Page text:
the apprenticeship of big toe p

Title: The Apprenticeship Of Big Toe P
Author: Rieko Matsuura
Review by: Captain Clo
Verdict: surreal, definitely different, wtf-inducing, a must. 4 stars
Trigger warning for: rape, sexual abuse

The set-up of this book is simply amazing. A normal, average, straight (but not for long…) woman wakes up one day to find that her big toe has transformed into a fully functional penis. The surreal, unexplained change sets into motion a journey of self-discovery that inevitably involves a lot of strange sexual adventures. It sounds like the set-up for a bawdy novel filled with gratuitous sex scenes… which The Apprenticeship Of Big Toe P isn’t. It’s surreal and elegant, and definitely not for easily-scandalized minds.

If you’re looking for:

  • surreal, semi-magical realism fiction
  • an unconventional journey of queer self-discovery and sexual awakening
  • a cerebral outlook on sex scenes

this book is for you.

The protagonist, Kazumi, at the start of the novel is trapped in an unhappy life. Her best friend, Yoko, recently committed suicide, and her boyfriend is an asshole. She has no friends left now that Yoko is gone, and even her work is in jeopardy, since she was a partner in an agency Yoko herself had created. Most of all, however, Kazumi is tormented by the idea that Yoko was in love with her, and that she killed herself out of a misplaced desire to have Kazumi notice her. Kazumi is introverted and quite cold in her affections, to the point that she herself sometimes doubts she loves anyone in her life. She definitely doesn’t love her boyfriend, but she can’t admit to herself whether she loved Yoko or not, either. She has very little insight in all of her feelings – and that’s something she’s forced to deal with when her big toe changes into a penis. Her boyfriend is disgusted by it in a violent way that she doesn’t understand. More than anything, she finds it something curious and to be explored, if a little disquieting.

After leaving her boyfriend, Kazumi sets forth in a journey of sexual self-discovery that lands her first in the arms of a blind bisexual pianist, Shunji, and then in a drama-filled freak show that employs “sexual deviants” (some of them with conditions as surreal as Kazumi’s, others more medically plausible). Not everything she experiences is pleasant; more than one character treats her like an object, a wonderful toy and a monster, not like a person. But in the instances where her experiences with sex are pleasant, the scenes are elegantly-written, very detailed in a cerebral way that fits well with who Kazumi is: a woman detached from her feelings, who is just allowing herself to derive pleasure from sex, to put herself and her desires first, and to admit she’s not really straight after all.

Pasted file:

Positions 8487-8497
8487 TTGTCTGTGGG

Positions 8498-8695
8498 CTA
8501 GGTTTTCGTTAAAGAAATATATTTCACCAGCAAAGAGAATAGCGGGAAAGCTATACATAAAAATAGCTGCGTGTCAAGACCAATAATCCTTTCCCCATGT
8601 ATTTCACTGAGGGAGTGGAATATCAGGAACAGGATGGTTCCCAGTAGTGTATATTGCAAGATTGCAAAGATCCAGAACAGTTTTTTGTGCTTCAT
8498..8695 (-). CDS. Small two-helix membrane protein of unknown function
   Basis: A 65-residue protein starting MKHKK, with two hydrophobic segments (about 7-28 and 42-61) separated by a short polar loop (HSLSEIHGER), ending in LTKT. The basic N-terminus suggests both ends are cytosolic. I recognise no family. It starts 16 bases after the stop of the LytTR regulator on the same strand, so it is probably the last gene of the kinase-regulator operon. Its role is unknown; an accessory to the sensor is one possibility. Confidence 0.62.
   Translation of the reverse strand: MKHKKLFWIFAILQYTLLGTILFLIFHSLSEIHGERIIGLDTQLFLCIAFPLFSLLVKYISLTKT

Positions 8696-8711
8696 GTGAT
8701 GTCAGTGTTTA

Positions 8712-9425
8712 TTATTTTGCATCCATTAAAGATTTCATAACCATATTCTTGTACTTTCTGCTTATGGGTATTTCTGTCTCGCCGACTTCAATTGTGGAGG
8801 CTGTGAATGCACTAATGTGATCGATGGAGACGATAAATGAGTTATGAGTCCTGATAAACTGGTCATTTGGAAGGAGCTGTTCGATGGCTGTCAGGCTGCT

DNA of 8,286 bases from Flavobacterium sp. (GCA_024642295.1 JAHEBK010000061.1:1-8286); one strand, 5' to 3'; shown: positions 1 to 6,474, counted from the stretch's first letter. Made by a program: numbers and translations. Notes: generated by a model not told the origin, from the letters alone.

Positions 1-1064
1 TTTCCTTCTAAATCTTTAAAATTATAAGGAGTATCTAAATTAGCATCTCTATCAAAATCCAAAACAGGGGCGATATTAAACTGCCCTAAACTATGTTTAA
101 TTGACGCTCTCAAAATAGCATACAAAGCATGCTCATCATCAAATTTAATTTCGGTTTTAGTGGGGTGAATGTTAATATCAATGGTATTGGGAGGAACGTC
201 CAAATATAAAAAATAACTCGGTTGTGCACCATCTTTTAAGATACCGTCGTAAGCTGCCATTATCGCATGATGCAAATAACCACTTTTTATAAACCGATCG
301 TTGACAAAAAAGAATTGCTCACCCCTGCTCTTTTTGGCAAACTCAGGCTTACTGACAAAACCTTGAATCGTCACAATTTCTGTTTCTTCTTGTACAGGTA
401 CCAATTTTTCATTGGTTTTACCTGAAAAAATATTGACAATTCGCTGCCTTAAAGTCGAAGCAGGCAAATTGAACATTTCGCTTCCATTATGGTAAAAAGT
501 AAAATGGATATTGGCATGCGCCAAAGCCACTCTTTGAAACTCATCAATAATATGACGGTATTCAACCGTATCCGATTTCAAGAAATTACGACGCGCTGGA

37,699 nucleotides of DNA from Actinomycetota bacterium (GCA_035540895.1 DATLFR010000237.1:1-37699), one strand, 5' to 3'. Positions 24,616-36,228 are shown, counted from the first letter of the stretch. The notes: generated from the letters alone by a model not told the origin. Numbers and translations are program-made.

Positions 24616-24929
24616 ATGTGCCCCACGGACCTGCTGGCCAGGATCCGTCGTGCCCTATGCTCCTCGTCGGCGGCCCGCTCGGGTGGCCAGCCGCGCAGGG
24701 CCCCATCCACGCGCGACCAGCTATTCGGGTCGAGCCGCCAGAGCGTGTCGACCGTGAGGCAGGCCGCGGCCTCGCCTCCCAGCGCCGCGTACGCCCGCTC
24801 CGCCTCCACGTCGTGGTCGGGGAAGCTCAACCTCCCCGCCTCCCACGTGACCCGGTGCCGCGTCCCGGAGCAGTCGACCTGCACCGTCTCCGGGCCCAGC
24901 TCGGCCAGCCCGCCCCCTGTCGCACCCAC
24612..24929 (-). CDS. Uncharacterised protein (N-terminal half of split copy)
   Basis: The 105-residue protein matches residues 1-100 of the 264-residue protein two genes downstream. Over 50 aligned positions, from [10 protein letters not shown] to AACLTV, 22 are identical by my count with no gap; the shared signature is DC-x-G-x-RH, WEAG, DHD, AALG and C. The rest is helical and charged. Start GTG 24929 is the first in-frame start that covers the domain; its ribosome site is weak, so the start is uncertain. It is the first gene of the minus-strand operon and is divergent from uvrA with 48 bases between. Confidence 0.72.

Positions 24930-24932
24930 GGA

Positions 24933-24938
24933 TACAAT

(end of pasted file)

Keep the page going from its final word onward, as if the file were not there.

It’s never really clear why, exactly, Kazumi is like she is, so cold and distant, to the point of being emotionless; she never recounts any traumatic experience that made her so withdrawn from human connections. The reader can come up with their own interpretation. I’m inclined to think Kazumi has been lying to herself for a long time about her sexuality and feelings, and that not even allowing herself to admit she’s bisexual and very attracted to women resulted in her locking away all her feelings – it was easier to not think about how she didn’t love her first boyfriend if she didn’t let herself love Yoko, because like that, she didn’t have anything to compare her feelings to. The emptiness she felt for the boyfriend was the same she felt for Yoko. This, however, is my personal interpretation.

For all that the book is very long (the Italian edition I read is 500 pages), I inhaled it. It’s definitely not a reading for weak stomachs though. Some situations described are quite disturbing, especially once Kazumi joins the freak show, and most characters are deeply flawed in some way. You can either see it as a point of realism – people with such conditions, rejected by society, certainly can have some issues – or as a flaw that dehumanizes them. Personally I don’t mind my characters a little fucked-up, but if you’re looking for queer characters represented in only a positive light, this book isn’t for you. Shunji, for example, is a – very strange – example of the unfaithful bisexual, but he’s not the only bisexual in the book, and his behaviour definitely falls into the pathological… yet he’s also a very lovable character. A lot of other characters are similarly flawed, sometimes to the point of being unsympathetic. All of them, however, serve their role in challenging Kazumi, especially her strange, detached view of human relationships and her internalized heteronormative ideas.

I’m not giving it a full 5 stars-score only because I found the ending a dissatisfying return to the status quo, in which Kazumi leaves her new girlfriend to go back to Shunji. Shunji isn’t so bad, but Kazumi’s lover goes back to her abusive, pathetic waste of space of a boyfriend too, moved by a displaced sense of responsibility to help him, since he’s a manchild. I’m used to Japanese Literature having “soft” endings, without the world turning upside-down as I would expect, but this was really a disappointment.